Bakshi's major artistic influences on the film were classical illustrators such as Howard Pyle and N. C. Wyeth. Bakshi states that no contemporary illustrators were an influence on the style of the film. Bakshi states that "The film is a clash of a lot of styles like in all my films. I like moody backgrounds. I like drama. I like a lot of saturated color. Of course, a big problem was controlling the artists so they drew alike. How do you have 600 people draw one character alike? The tendency is to want to let the artist have some freedom but then someone would leave off a hat or horn on a hat on a character. [...] I think we've achieved real illustration as opposed to cartoons. Artistically, we can do anything we want."[3] Howard Pyle (March 5, 1853-November 9, 1911) was an American illustrator and writer, primarily of books for young audiences. ... Newell Convers Wyeth (October 22, 1882 – October 19, 1945), known as N.C. Wyeth, was an American artist and illustrator. ...


Animation

Orcs in Moria.
Orcs in Moria.

According to Jim Korkis, publicity for the film announced that Bakshi had created "the first movie painting" by utilizing "an entirely new technique in filmmaking."[3] Much of the film used live-action footage which was then rotoscoped to produce an animated look.[3] This saved production costs and gave the animated characters a more realistic look. For the live-action portion of the production, Bakshi and his cast and crew arrived in Spain where the rotoscope models acted out their parts in costume. According to Bakshi, "I was told that at Disney the actor was told to play it like a cartoon with all that exaggeration. In Lord of the Rings, I had the actors play it straight. The rotoscope in the past has been used in scenes and then exaggerated. The action becomes cartoony. The question then comes up that if you're not going to be cartoony, why animate? [...] It is the traditional method of rotoscoping but the approach is untraditional. It's a rotoscope realism unlike anything that's been seen. It really is a unique thing for animation. The number of characters moving in a scene is staggering. In The Lord of the Rings, you have hundreds of people in the scene. We have cels with a thousand people on them. It was so complex sometimes we'd only get one cel a week from an artist. It turned out that the simple shots were the ones that only had four people in them."[3] Image File history File links Bakshi_Orcs. ... Image File history File links Bakshi_Orcs. ... In the fiction of J. R. R. Tolkien, Moria was an ominous name given by the Eldar to what had once been an enormous underground complex in north-western Middle-earth, comprising a vast network of tunnels, chambers, mines and huge halls or mansions, that ran under and ultimately through... Rotoscoping is a technique where animators trace live action movement, frame by frame, for use in animated films. ...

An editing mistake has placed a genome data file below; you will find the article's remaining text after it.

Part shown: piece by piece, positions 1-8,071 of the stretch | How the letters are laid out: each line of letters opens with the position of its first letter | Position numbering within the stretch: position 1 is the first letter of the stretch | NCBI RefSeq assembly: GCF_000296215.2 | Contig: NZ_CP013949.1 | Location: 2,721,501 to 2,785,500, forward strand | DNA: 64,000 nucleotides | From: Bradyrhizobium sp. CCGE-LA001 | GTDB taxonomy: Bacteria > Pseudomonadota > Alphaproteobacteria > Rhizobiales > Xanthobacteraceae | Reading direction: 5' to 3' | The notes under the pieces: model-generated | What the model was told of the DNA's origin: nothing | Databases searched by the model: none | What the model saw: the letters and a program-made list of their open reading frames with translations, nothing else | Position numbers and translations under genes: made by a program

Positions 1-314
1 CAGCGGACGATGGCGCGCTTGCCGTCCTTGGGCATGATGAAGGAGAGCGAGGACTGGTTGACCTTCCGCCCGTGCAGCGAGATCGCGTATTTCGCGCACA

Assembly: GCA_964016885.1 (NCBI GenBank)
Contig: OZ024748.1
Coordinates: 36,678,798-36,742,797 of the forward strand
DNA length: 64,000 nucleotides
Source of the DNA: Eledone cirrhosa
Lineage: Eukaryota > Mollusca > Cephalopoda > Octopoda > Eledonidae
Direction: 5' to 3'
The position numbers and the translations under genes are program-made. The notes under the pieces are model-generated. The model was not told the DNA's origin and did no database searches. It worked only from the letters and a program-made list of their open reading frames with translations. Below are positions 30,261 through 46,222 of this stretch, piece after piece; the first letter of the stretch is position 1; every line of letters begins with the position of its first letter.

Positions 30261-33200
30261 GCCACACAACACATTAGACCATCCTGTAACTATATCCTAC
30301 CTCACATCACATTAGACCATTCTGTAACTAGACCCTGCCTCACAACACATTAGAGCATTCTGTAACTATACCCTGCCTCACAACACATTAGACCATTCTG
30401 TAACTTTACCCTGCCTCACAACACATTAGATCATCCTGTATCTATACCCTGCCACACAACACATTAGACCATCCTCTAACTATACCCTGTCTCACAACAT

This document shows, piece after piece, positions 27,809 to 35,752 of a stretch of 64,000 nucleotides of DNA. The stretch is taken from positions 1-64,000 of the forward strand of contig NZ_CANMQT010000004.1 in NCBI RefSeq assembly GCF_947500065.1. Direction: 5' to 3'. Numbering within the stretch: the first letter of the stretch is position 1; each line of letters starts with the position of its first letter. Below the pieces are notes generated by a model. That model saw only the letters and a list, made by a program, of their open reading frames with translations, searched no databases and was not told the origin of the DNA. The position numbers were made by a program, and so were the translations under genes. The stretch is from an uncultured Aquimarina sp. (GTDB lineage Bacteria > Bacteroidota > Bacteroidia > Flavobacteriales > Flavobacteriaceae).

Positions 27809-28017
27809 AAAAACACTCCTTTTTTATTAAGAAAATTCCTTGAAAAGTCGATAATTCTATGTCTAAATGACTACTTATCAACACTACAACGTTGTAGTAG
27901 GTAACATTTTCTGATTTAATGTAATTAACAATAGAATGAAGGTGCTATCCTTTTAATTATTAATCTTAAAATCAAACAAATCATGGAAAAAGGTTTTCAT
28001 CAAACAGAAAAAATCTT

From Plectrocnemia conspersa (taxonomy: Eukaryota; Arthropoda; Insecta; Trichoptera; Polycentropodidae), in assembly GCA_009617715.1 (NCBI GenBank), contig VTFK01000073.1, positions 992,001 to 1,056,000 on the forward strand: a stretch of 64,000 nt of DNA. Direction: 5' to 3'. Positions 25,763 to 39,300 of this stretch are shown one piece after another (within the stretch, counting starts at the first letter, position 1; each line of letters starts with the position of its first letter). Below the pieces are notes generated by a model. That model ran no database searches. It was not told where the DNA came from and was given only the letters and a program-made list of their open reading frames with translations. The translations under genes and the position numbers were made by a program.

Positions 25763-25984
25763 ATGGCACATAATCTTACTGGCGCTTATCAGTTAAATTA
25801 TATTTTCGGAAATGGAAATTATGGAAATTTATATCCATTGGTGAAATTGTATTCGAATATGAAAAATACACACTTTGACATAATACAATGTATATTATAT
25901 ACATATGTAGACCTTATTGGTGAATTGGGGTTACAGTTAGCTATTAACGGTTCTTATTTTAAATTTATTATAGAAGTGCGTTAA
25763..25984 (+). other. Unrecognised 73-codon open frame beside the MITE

Bakshi and the Lord of the Rings cast
Bakshi and the Lord of the Rings cast

Many of the actors who contributed voices to this production also acted out their parts for rotoscoped scenes. The actions of Bilbo Baggins and Samwise Gamgee were performed by Billy Barty, while Sharon Baird served as the performance model for Frodo Baggins.[17] Although some cel animation was produced and shot for the film,[18][19] very little of it appears in the final film. Most of the film's crowd and battle scenes use a different technique, in which live-action footage is posterized to produce a more three-dimensional look. In a few shots the two techniques are combined. Of the rotoscoping, Bakshi stated that he "didn't start thinking about shooting the film totally in live action until I saw it really start to work so well. I learned lots of things about the process, like rippling. One scene, some figures were standing on a hill and a big gust of wind came up and the shadows moved back and forth on the clothes and it was unbelievable in animation. I don't think I could get the feeling of cold on the screen without showing snow or an icicle on some guy's nose. The characters have weight and they move correctly."[3] Image File history File links LOTR_cast. ... Image File history File links LOTR_cast. ... Billy Barty (born William John Bertanzetti) (October 25, 1924–December 23, 2000) was an American film actor. ... Sharon Baird (born August 16, 1943) is a television actress. ... An example of a photo in JPEG format (24bit colour or 16. ...